Note: Where available, the PDF/Word icon below is provided to view the complete and fully formatted document
 Download Full Day's HansardDownload Full Day's Hansard    View Or Save XMLView/Save XML

Previous Fragment    Next Fragment
Wednesday, 8 May 1957

Mr HAMILTON - Training and accommodation costs money. Furthermore, you cannot buy aircraft carriers, as Australia has done, such as the " Melbourne ", for nothing. Nor can you buy Gannet or Vampire aircraft for nothing. It costsmoney to manufacture them here; they cannot be built in Australia for nothing. Do honorable members opposite imagine that the Woomera and Maralinga testing: grounds could be developed for nothing?' Did we get the Jindiviks for nothing? They know full well that all these things cost money, and large amounts of it.

We have done some stockpiling of equipment for the various services, but I will not deal with that because my time is limited. While we have been amassing supplies and training troops, 16,700 airmen have gone through the course of national service training since it was started by this Government. That plan was brought into* being much against the will of the Opposition, who fought the Government tooth and nail on the issue. The Government has developed Maralinga and other defence establishments, but none of these things has been possible without money. During the whole of the time that the Government has been spending that money it has been making an invisible contribution to private industry in this country. All the laboratories that have been used for the various tests and so on have provided an opportunity for private industry to gain some benefit - not directly but indirectly.

In the few minutes that I have left there is one matter about which I wish to speak. I have mentioned it in this Parliament before, but I am forced to mention it again because recently I have noticed in the press a report that a committee of the British Conservative party, known as the Conservative Commonwealth Council, has urged the development of naval bases in the Indian Ocean. They suggest places such as Darwin, Madagascar and Mombasa.

I want once again to express my disappointment that the Prime Minister has not announced plans for the construction of a naval establishment on the western seaboard of this continent. In 1953, the then Minister for Air, the honorable member for Lowe (Mr. McMahon), wrote to me, saying that the Government had had to move its Neptune bombers from the western seaboard because no submarine base existed there to enable squadron training to be carried out. He said that all these facilities were available near Richmond, in New South Wales, and to provide them in Western Australia merely for training purposes would be a costly duplication of existing facilities in the eastern States. A little later he wrote again and said, no doubt as a sort of sop to the people of Western Australia, that naval exercises were shortly to be carried out in the Indian Ocean, off the Western Australian coast.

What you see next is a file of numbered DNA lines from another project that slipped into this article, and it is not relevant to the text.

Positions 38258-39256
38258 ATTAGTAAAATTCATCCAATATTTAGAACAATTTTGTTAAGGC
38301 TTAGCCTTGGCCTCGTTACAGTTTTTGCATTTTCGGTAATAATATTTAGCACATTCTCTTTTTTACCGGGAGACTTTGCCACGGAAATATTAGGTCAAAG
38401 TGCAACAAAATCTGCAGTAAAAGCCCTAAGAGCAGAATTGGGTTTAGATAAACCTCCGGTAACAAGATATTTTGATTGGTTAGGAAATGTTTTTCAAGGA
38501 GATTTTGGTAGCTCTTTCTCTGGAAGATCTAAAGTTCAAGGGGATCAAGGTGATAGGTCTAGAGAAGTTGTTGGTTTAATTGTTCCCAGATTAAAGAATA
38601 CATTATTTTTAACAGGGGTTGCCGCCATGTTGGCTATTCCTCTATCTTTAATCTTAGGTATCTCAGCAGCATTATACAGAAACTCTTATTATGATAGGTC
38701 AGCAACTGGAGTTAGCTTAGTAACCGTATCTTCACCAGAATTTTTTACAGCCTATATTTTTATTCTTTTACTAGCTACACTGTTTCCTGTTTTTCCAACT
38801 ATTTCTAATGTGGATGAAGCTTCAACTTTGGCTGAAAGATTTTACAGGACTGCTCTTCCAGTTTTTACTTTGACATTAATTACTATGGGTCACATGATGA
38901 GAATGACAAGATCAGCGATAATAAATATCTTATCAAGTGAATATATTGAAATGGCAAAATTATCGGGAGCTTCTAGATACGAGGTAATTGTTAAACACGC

As my colleague, the honorable member for Perth (Mr. Chaney) said last night, we have had an occasional visit to Fremantle by a warship, but that is all. Certainly, there is an air base at Pearce, upon which a considerable amount of money has been spent recently, but as the honorable member for Hume (Mr. Anderson) said the other night, the Union of Soviet Socialist Republics has built up a large navy, with many submarines. Why does a country which is self-supporting and self-sufficient need submarines, if not for aggression? One of the main objectives in war is to cut the lifeline of the enemy. The United Kingdom is a wonderful customer for our wool and wheat, and would be even more so in an emergency but enemy submarines could cause real havoc on the shipping lanes and if a ship were hit, it would have to limp all the way back to Whyalla, or return to Sydney, before it could be repaired. I appeal to the Government to wake up and do something for the western seaboard of this continent. Along 4,300 miles of coast there is not a single dock to which a vessel damaged in war or even in peace-time in the Indian Ocean or down towards the Cape, can be taken. It must lrmp all the way to Sydney, or to some other part of the world where dock facilities are available. Honorable members should not forget that the distance from Fremantle to Sydney is akin to that from London to New York. I appeal once more to the Government to make a really good start in its task of ensuring Australia's security and development by establishing a naval dock on the western seaboard.

Suggest corrections